The rabbit at the end who takes Hazel into his Owsla is not El-ahrairah, but is the Black Rabbit of Inle instead.The Other Wiki's synopsis states that the rabbit who appears before Hazel at the end is El-ahrairah, but I'd like to suggest that it is the Black Rabbit instead. First, if you watch the film, you see what we know is the Black Rabbit when he guides Fiver to find Hazel after he gets shot. At the end of the film, we see a black ghost of a rabbit, but this one has more defined features. However, if you watch closely, not only does this rabbit's eyes glow red (just like the Black Rabbit's did), but also while it is bounding away from the warren, it looks just like the rabbit that led Fiver down the hill earlier in the film. Second, if you think about it, the rabbit being El-ahrairah doesn't make sense — El-ahrairah is a folk hero. Most rabbits believe he exists, but in both the book and the film, we're never shown beyond a doubt that he does indeed exist, truly. However, in the book, Fiver has a dream where he directly meets the Black Rabbit, and the film has that awesome "Bright Eyes" scene where he chases said Black Rabbit. Third, If that really was El-ahrairah, then that means El-ahrairah is actually dead (shouldn't he be in the Black Rabbit's Owsla now, then? The book teaches us that the Black Rabbit is even more clever/powerful/etc than he is). Fourth, the book teaches us that the Black Rabbit does indeed have an Owsla; as seen in El-ahrairah and the Black Rabbit of Inle story told two-thirds of the way through the book. Where else would the Black Rabbit have gotten his Owsla, except from truly exceptional rabbits that lived and passed on? Hazel definitely fits that category.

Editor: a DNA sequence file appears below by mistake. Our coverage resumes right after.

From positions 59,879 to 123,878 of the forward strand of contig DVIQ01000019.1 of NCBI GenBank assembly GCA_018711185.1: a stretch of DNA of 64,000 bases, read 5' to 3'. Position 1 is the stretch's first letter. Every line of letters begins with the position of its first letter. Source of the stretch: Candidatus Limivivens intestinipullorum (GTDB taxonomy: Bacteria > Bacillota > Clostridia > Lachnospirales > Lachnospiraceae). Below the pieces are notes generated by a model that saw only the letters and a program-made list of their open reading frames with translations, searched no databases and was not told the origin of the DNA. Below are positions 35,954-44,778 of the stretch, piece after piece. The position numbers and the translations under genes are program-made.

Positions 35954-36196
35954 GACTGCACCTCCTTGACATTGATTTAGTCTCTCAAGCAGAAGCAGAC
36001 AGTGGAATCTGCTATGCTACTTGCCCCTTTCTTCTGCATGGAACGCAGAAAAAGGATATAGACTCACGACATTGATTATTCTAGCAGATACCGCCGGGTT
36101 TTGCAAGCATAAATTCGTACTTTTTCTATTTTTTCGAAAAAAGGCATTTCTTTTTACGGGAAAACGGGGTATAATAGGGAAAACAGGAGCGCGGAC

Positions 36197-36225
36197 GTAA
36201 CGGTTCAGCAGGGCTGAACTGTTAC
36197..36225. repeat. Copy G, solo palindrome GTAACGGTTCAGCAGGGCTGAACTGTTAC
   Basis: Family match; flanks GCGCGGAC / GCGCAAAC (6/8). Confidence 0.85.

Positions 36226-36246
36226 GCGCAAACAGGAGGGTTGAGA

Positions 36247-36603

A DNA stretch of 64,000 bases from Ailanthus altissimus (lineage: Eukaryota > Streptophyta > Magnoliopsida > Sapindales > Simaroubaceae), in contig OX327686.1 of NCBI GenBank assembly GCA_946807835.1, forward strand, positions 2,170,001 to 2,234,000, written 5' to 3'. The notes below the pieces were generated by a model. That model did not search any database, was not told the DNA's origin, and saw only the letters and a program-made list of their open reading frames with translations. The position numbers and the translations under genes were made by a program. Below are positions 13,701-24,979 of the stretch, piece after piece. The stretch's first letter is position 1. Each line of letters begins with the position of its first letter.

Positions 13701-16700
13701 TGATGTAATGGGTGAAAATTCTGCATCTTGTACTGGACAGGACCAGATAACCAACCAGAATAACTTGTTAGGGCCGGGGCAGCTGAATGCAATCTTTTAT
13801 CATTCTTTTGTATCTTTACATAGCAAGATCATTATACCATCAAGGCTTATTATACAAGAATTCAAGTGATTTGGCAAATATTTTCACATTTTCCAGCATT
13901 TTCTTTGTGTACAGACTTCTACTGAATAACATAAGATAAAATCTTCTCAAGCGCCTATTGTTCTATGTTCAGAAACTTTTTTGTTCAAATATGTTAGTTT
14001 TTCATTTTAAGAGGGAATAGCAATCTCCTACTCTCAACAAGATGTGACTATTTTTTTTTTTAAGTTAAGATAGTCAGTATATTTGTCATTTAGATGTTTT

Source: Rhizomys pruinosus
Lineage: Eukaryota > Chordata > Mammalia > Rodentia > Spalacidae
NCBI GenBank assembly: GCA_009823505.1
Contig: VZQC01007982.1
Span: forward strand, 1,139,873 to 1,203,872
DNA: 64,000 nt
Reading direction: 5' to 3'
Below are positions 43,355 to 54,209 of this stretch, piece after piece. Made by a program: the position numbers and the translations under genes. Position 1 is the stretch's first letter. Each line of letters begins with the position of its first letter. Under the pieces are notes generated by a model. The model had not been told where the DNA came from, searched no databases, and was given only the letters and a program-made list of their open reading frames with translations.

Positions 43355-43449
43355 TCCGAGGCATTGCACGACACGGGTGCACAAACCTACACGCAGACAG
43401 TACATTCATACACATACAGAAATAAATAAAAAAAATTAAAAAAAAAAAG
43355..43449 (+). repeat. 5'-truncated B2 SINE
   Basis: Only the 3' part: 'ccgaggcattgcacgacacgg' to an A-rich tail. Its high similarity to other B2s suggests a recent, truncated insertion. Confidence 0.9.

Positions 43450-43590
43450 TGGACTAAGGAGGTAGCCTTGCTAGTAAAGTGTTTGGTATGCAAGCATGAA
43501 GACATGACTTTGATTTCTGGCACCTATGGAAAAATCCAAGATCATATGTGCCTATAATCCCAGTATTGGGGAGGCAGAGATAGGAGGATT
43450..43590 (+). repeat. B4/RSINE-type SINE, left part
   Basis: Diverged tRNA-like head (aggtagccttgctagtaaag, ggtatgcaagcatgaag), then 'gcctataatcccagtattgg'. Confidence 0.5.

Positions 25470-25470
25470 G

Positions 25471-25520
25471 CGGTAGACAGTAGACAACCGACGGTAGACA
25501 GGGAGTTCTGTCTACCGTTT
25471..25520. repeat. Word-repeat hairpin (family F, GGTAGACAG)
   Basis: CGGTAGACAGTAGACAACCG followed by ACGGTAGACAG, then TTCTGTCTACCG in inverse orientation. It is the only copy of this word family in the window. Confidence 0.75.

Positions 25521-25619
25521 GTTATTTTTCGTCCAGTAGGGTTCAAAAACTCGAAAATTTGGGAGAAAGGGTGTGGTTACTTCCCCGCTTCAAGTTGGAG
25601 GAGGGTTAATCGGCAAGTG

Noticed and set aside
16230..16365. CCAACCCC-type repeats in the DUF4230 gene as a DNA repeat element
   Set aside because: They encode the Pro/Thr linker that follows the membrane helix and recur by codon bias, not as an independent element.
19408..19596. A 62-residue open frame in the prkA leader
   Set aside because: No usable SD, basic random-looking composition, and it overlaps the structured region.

Bigwig was invited to join El-ahrairah's Owsla too.Sure, Hazel got them out of Sandleford and to Watership, but after everything Bigwig did, you can't say that he didn't deserve a spot in the Owsla.
The story of Cowslip's warren is a religious allegory.The part about Cowslip's warren is an allegory for the readers, showing that civilization, art, and lesiure are parts of a trap set by Satan to ensnare the souls of humanity, and hard work and fellowship in a natural life are part of the path to salvation.